Richards first budget set to raise debt ceiling and clamp down on spending
Finance Minister Bob Richards will read his first Budget Statement in the House of Assembly today.
Plans for the next financial year, which starts on April 1, will likely include more borrowing and a new statutory debt ceiling that may be raised to just shy of $2 billion.
The national debt stands at $1.4 billion, and the statutory debt ceiling is $1.45 billion. While the previous Government increased the ceiling by $200 million each time, Mr Richards has hinted that the ceiling may be raised by a greater amount in last months update of the countrys finances.
But Mr Richards is also likely to promise stricter controls on Government spending, offer a plan to reduce the debt over several years, and reiterate earlier statements that the budget will be iron clad.
Mr Richards will likely continue tax relief programmes for the retail and hospitality sectors put in place by the former Government in its bid to stimulate the economy.
The statement will walk a financial tightrope in balancing the need to move the countrys finances toward a surplus position, as promised in the election run-up, without cutting back on essential social spending while reducing long-term debt.
Premier Craig Cannonier has already hinted, in an interview with The Royal Gazette, that the Education and Cultural Development ministries will get more resources.
Public Safety is also likely to get more money, in fulfillment of an election promise to increase resources to the Bermuda Police Service, establish the Operation Ceasefire programme and a Throne Speech promise of a gun bounty programme.
But the economy continues to be beset by declining imports and visitor spending, an ailing construction sector and significant unemployment, according to the mid-year economic review released by Mr Richards last month.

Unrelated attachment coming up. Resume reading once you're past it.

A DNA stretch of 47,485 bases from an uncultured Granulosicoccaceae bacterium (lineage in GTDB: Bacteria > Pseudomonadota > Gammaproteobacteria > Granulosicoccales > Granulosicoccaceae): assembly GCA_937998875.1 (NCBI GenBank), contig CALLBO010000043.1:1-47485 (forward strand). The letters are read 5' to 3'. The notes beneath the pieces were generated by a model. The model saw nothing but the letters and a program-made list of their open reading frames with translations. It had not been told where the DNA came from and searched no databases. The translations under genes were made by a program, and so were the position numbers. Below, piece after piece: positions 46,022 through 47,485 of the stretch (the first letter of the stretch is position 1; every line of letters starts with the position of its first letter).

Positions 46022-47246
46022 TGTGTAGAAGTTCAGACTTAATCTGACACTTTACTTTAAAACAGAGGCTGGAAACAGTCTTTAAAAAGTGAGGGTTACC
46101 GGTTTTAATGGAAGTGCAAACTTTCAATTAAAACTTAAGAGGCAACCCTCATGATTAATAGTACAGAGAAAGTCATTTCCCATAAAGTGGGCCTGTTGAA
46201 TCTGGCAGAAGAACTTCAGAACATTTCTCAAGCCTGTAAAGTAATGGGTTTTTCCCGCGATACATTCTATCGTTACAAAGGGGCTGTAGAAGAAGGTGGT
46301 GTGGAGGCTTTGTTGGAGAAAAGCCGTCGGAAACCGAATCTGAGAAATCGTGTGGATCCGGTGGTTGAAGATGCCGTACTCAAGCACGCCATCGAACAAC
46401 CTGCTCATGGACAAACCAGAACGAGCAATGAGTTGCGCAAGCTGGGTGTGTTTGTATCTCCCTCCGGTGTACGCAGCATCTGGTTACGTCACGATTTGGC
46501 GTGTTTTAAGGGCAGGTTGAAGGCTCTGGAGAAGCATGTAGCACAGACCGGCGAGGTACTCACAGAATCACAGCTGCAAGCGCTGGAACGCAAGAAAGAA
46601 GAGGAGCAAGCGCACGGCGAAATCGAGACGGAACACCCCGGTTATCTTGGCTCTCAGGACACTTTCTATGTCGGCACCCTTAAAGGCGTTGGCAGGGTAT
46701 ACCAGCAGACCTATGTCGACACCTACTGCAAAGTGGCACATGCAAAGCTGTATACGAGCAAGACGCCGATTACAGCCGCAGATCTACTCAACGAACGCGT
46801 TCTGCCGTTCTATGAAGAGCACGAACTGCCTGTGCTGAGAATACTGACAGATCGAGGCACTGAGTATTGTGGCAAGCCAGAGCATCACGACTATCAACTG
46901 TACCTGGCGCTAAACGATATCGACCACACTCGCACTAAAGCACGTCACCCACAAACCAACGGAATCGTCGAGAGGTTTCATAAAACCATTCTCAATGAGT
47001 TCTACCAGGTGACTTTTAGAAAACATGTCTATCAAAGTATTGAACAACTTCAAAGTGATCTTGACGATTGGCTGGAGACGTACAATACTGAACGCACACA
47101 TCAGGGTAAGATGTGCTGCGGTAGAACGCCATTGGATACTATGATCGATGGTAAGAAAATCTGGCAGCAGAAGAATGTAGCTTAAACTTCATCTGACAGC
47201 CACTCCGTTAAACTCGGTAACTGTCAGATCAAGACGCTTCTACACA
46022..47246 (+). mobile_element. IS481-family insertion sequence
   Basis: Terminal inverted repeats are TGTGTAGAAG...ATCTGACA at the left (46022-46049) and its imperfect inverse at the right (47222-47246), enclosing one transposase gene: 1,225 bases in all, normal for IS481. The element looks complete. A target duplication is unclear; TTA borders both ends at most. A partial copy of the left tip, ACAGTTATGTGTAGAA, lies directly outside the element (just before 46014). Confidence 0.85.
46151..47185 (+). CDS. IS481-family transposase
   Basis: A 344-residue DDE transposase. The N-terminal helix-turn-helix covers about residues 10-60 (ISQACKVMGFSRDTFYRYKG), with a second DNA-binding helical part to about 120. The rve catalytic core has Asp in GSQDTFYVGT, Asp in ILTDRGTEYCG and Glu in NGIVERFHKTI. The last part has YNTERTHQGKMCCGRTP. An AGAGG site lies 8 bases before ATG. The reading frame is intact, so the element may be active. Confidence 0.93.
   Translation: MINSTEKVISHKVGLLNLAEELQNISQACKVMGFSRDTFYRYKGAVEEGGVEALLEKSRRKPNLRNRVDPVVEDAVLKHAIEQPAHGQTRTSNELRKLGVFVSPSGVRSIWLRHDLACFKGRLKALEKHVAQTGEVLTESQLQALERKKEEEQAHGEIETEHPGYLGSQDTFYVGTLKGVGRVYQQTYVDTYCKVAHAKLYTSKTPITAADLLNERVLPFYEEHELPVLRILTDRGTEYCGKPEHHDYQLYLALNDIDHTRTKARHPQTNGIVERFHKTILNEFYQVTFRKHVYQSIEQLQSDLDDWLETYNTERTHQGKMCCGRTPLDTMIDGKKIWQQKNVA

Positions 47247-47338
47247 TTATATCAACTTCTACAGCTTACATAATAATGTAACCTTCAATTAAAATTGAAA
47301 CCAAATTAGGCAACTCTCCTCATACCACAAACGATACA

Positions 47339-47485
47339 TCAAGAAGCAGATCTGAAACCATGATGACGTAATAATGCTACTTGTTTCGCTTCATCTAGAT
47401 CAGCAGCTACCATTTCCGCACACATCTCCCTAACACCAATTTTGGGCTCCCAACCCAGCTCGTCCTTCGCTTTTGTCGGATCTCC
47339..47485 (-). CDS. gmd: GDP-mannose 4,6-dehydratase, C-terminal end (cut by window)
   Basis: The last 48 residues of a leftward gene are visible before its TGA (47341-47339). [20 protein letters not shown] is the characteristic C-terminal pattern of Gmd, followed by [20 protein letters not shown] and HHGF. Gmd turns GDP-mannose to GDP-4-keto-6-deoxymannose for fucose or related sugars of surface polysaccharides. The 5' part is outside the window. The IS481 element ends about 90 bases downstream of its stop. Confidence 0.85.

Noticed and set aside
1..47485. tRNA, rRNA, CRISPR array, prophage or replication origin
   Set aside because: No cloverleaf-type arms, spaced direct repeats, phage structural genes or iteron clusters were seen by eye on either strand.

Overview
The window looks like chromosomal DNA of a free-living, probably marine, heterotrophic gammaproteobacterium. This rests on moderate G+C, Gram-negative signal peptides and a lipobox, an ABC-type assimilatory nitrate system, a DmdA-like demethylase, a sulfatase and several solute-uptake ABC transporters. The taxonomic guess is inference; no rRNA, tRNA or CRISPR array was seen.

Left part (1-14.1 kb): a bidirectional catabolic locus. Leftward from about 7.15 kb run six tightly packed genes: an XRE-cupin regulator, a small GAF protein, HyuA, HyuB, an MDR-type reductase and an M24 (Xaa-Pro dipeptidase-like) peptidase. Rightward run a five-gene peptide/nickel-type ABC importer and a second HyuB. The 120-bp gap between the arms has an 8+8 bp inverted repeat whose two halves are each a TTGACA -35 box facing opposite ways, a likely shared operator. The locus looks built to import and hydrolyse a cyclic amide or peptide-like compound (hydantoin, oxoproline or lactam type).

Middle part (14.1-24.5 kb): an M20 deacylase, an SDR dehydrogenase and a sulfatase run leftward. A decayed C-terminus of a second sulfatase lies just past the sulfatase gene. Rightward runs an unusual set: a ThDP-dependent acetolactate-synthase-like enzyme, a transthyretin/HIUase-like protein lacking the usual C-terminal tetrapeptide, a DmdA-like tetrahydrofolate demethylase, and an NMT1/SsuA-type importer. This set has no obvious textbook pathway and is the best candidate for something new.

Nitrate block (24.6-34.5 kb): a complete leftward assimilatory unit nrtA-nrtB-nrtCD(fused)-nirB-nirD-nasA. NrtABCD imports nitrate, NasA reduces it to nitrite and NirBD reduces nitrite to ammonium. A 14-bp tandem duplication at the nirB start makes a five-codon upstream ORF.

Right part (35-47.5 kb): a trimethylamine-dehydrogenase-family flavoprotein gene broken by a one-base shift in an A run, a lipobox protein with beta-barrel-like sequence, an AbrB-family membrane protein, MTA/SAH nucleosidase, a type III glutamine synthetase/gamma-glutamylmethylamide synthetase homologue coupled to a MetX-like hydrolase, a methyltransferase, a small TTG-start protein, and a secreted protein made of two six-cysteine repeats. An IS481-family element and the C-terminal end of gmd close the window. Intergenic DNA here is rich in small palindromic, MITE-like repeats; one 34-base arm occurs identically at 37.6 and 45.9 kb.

Revenue for the current fiscal year is running about four percent below estimates, while expenditure is almost two percent above the original targets.
But the budget will not contain any structural adjustments, such as privatisation of certain Government services as a new body — the Spending and Government Efficiency Commission — will be charged with making such recommendations.
Government does have some wiggle room on the revenue front, however. A modest increase in sin taxes and higher bus and ferry fares, while unpopular, could be on the cards this morning.
And Mr Richards is likely to announce an aggressive effort to collect the millions of dollars owed to Government by tax defaulters.
The former administration had set a spending freeze of around $923 million for the subsequent three fiscal years when planning the current budget.
It remains to be seen whether Mr Richards will stick to the former administrations targets. But he has already indicated a number of measures to keep spending in check.
Besides the SAGE Commission, the Finance Minister will be setting up a Budget Implementation Group, entering negotiations with the public sector workers aimed at pay cuts and will set up new rules, limits and targets to govern Government debt and expenditure.
Mr Richards will also make much of Governments Jobs and Economic Turnaround Plan which includes a two-year employer payroll tax exemption for new Bermudian hires, measures to reduce the cost of living such as a waiver on stamp duty for first time homeowners who buy property valued at less than $1 million and a new procurement policy which will reserve $80 million of annual spending to small businesses.